After stories, benefits restored to Vietnam veteran

After stories, benefits restored to Vietnam veteran

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Blue Water Veterans
Derek Pruitt - dpruitt@poststar.com Charles Cooley sits at his home in Fort Edward on Thursday, May 5, 2011. Cooley, a blue water veteran, served on the U.S.S. Lynde McCormick during the Vietnam War. He is currently suffering from a diabetes, heart disease, arterial disease, neuropathy in his legs and asbestosis. Cooley believes many of his ailments are related to Agent Orange exposure during his service, even though he didn't set foot on land.

FORT EDWARD -- Officials at the Department of Veterans Affairs have responded to a recent series of stories in The Post-Star about the plight of a Vietnam veteran whose benefit payments were cut off by reviewing the man's case, then restoring his payments at a higher level.

The VA also determined the veteran, Charles Cooley, 67, of Tori Trace, was owed five and a half years' worth of back payments. A check for the back payments was deposited Thursday in the bank account of Cooley and his wife, Dolores, 66.

Their first monthly compensation check for $2,800, which is the 100 percent disability level, was also deposited Thursday in their account.

Until last year, the Cooleys had been receiving monthly compensation checks of about $600, a 40 percent disability level, because Mr. Cooley suffers from diabetes and associated complications, including coronary artery disease.

Vietnam veterans suffering from diabetes and certain other illnesses qualify for compensation because the diseases have been connected to exposure to the herbicide Agent Orange, which U.S. forces used in Vietnam.

But the Cooleys' payments were cut off last spring, after they applied for an increase in Mr. Cooley's compensation level. Since then, they have been draining their savings to pay their bills.

The Post-Star stories, which ran June 5-7, detailed how the Cooleys were running out of money and feared losing their house.

A worker in the VA public affairs office saw the stories online and alerted his supervisors, according to Sue Malley, director of the VA's New York Regional Office.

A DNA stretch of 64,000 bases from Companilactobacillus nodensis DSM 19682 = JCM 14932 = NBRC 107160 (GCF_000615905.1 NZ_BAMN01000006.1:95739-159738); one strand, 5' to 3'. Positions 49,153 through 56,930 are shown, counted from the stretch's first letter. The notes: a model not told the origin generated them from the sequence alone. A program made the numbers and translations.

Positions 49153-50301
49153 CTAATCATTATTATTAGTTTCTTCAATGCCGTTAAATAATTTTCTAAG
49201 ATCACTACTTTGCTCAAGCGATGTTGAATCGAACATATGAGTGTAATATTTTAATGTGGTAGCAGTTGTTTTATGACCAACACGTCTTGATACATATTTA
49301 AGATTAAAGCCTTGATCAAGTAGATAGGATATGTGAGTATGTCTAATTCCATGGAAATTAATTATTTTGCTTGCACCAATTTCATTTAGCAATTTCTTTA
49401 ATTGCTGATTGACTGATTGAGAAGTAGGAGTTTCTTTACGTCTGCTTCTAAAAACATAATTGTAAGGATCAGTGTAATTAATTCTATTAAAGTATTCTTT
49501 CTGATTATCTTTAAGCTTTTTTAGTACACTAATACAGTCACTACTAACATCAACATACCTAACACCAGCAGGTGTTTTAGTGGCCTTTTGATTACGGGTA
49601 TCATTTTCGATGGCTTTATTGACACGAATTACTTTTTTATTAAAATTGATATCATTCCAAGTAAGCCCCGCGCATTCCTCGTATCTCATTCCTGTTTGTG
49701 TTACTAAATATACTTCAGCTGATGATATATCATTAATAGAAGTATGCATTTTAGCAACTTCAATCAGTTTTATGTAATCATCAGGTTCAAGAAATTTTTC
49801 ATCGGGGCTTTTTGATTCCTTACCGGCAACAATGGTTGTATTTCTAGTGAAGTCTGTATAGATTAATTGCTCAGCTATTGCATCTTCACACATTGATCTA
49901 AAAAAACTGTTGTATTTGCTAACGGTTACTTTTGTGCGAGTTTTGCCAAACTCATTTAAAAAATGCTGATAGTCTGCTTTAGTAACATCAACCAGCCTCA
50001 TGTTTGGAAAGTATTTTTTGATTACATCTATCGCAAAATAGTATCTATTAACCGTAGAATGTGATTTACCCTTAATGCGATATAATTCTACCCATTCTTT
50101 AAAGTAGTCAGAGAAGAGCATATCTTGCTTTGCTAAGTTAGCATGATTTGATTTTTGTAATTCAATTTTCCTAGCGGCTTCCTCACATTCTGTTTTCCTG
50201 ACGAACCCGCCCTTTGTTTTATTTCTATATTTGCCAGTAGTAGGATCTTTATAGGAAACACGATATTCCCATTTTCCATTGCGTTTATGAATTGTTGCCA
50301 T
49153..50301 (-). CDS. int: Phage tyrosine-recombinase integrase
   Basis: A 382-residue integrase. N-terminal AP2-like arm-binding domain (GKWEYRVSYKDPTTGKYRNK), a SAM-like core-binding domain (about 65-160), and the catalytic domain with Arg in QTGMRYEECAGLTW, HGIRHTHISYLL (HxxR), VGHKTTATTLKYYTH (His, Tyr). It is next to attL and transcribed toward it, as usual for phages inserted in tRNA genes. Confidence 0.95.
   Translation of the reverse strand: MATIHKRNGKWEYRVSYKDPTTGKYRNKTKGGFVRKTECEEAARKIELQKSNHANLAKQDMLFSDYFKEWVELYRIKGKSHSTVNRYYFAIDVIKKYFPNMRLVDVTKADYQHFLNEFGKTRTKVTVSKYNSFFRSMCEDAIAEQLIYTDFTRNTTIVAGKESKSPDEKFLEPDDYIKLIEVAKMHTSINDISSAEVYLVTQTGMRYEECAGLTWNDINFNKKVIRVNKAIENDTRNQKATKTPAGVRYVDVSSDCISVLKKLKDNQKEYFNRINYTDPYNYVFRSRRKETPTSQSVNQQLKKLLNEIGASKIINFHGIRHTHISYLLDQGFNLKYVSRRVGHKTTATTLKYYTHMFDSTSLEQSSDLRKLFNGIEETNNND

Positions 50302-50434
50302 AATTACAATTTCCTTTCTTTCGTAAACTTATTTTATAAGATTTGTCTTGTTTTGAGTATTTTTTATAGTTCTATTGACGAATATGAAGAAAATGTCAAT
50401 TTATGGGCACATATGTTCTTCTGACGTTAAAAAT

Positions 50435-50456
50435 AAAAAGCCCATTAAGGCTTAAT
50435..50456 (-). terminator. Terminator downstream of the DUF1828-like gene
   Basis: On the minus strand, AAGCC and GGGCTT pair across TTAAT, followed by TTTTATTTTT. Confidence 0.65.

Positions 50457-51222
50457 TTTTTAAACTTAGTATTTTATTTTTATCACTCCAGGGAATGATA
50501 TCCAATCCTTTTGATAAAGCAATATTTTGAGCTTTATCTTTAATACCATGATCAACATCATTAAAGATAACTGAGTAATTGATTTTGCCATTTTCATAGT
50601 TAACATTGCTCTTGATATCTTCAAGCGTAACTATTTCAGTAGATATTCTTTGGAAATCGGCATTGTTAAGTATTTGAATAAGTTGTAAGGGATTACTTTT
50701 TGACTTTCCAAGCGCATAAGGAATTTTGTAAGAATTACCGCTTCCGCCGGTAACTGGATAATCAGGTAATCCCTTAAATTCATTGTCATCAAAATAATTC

In their review, VA officials determined Mr. Cooley's benefits should not have been severed. Also, the review determined some of his past benefits should have been paid at a higher level - first at 60 percent, then at 100 percent - because of his coronary artery disease and the heart attack he suffered in the fall of 2005.

The check for the back payments makes up the difference between the payments he received, at 40 percent, and the ones he should have received at the higher levels. It also includes the payments missed over the past year after his compensation was cut off.

Mrs. Cooley didn't want to reveal the amount of the check for back payments, but it's enough, on top of the increased compensation, to provide them with a cushion for their retirement.

"We'll be OK," she said.

The Cooleys' benefit payments are permanent and cannot be reduced or taken away, according to Frank Logalbo, an assistant manager at the VA Regional Office.

The VA staff was glad to have been alerted to the Cooleys' case, he said.

"That's what we're here for, to help as much as we can," he said. "We have an office of folks here who are compassionate and interested in helping veterans."

The VA review found a December 2009 rating board decision to sever Mr. Cooley's benefits was made in error. Cooley had asked for a board hearing to be postponed because he was ill, but, instead, the board issued its decision without a hearing.

The hearing should have been rescheduled, Logalbo said.

Logalbo's review also found the original determination that Cooley's diabetes were connected to his military service cannot be revisited, because he has been suffering from diabetes for longer than 10 years. Once the 10-year threshhold has been passed, a service connection cannot be severed except in cases of fraud.

The many others

The reason the VA rating board gave for cutting off Cooley's benefits last year was that he is a blue water veteran who served in the Navy off the coast of Vietnam but never set foot on land.

The Agent Orange Act of 1991 covered all Vietnam veterans suffering from diseases linked to the poisonous herbicide.

Cooley first qualified for benefits in 2001, so was unaffected by a narrowing of the act in 2002 to exclude Air Force and Navy veterans who could not prove they had set foot in Vietnam or cruised its inland waterways.

But when he sought an increase last year, the VA applied the new standards to his case and cut him off.

Applying changes retroactively, as was done to Cooley, violates federal policy, according to a training letter sent out last fall to all VA regional offices by Thomas Murphy, head of the agency's Compensation and Pension Service.

John Rossie, director of a national advocacy group, the Blue Water Navy Vietnam Veterans Association, unearthed the training letter a few weeks ago and pointed out its relevance to Cooley's case.

Rossie said the VA will often respond if you can prove rules were not followed.

"If they get caught doing something and we can point it out by regulation, they do their turnabout," he said. "But, unless you've got something like that to lean on, it's an arm-wrestling contest."

But many veterans need help they aren't getting, he said, and, in the absence of a front-page story, their circumstances are unlikely to change.

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